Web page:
Microwave Popcorn Toxicity Study
Modern preparation of favorite snack poses possible health hazards
Popcorn is one of the add-ons that rarely fails to make watching a movie more fun, but the modern way of preparing this popular snack may harbor an unhappy secret. Research by the U.S. government now reports that microwave popcorn may contain chemicals that can cause health problems.
At issue is that commercial popcorn companies often coat their microwave popcorn bags with a chemical called perfluorooctanoic acid (PFOA) which has been found to cause both cancer and lung disease in laboratory animals. Making matters worse, the butter substitute that generally accompanies microwavable popcorn contains a chemical called diacetyl, a common food-flavoring agent that, according to health scientists, is responsible for bronchiolitis obliterans, a serious, debilitating lung disease.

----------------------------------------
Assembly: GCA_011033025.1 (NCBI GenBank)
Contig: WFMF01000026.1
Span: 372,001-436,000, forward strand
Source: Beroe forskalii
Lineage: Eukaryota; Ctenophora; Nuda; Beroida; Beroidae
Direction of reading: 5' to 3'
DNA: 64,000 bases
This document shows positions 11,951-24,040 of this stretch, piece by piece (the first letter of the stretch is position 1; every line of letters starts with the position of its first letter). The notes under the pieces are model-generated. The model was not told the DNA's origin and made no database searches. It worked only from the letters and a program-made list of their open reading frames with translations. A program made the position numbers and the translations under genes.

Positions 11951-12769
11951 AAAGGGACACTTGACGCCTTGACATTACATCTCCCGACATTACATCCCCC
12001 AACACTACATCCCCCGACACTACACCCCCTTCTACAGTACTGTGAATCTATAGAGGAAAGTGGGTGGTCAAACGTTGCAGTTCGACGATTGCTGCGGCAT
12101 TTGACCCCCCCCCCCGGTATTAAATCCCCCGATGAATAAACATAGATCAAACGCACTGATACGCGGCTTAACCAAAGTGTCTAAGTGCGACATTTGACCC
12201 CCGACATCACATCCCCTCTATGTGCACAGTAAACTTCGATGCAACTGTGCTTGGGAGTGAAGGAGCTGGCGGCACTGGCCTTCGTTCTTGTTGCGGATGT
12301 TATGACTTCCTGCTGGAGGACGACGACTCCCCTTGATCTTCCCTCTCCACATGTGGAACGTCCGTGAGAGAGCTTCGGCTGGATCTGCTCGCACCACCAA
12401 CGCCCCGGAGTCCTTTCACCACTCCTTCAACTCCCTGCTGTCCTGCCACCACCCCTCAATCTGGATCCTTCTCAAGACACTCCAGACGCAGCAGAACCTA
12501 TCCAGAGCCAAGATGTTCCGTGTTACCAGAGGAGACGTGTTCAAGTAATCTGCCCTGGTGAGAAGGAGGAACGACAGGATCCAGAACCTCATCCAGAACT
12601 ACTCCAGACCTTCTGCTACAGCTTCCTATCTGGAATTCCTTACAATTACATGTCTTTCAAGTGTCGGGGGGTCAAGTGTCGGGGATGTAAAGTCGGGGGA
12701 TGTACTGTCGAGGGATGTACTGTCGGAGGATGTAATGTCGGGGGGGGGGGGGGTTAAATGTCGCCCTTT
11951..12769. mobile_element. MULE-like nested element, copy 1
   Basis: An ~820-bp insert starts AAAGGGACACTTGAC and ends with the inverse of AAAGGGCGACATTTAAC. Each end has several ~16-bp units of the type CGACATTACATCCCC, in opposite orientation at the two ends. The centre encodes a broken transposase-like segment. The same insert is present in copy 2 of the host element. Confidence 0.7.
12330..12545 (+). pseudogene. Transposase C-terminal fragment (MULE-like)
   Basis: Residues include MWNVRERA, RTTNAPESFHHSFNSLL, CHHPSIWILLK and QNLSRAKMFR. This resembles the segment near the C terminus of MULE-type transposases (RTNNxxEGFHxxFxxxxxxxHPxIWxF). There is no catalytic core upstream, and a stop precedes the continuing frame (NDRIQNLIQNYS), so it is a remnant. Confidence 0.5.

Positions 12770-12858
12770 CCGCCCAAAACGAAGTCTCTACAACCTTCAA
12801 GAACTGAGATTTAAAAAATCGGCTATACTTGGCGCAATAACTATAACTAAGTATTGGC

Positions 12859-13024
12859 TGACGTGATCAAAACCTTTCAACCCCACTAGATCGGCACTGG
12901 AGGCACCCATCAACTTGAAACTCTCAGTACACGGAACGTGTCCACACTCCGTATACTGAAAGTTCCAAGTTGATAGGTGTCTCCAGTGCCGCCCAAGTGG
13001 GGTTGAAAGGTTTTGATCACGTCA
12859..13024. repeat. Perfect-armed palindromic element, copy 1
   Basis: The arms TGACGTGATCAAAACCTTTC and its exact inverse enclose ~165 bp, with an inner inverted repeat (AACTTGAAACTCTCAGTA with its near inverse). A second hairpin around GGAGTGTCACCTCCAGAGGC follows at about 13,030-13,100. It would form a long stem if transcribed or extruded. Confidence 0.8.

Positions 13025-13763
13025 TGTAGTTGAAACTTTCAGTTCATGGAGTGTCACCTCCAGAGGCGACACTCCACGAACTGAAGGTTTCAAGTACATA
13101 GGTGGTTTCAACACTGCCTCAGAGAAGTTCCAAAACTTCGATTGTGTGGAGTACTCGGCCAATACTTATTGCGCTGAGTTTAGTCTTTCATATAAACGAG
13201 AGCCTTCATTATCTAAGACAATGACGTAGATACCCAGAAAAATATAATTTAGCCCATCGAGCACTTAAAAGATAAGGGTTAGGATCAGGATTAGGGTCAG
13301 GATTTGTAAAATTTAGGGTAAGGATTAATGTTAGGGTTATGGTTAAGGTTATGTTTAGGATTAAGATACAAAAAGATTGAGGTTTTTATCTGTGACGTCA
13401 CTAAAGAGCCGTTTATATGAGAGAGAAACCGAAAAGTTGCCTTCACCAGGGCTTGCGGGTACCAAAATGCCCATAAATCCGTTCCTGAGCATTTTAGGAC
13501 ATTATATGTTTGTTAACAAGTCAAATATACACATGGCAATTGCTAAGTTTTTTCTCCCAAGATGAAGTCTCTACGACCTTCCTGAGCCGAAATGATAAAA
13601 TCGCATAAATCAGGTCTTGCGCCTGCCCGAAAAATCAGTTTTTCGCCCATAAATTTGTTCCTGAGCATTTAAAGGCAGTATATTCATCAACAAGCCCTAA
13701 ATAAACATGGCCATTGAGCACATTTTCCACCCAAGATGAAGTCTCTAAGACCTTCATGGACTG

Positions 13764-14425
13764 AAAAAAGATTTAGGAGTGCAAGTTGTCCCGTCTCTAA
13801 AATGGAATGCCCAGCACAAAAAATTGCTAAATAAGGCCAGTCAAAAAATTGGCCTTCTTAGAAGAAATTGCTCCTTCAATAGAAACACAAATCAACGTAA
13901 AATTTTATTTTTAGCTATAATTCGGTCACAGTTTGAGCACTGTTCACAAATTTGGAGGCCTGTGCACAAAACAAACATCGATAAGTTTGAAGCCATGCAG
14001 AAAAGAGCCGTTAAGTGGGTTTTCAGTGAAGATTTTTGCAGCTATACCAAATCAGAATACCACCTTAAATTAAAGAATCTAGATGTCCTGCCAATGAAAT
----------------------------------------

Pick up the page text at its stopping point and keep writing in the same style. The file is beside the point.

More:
For an easy and fun healthy alternative, nutritionists suggest that we pop our own popcorn. All that’s needed is a large, high pot, about four tablespoons of peanut or canola oil and a small handful of organic popcorn kernels. When the kernels start popping, shake the pot to let the steam escape and to let the unpopped kernels fall to the bottom. As soon as the popping slows down, remove the pot from the stove, pour the popcorn into a bowl, season with a small amount of real butter or olive oil and natural salt or brewer’s yeast to taste, et voilà, happy eating.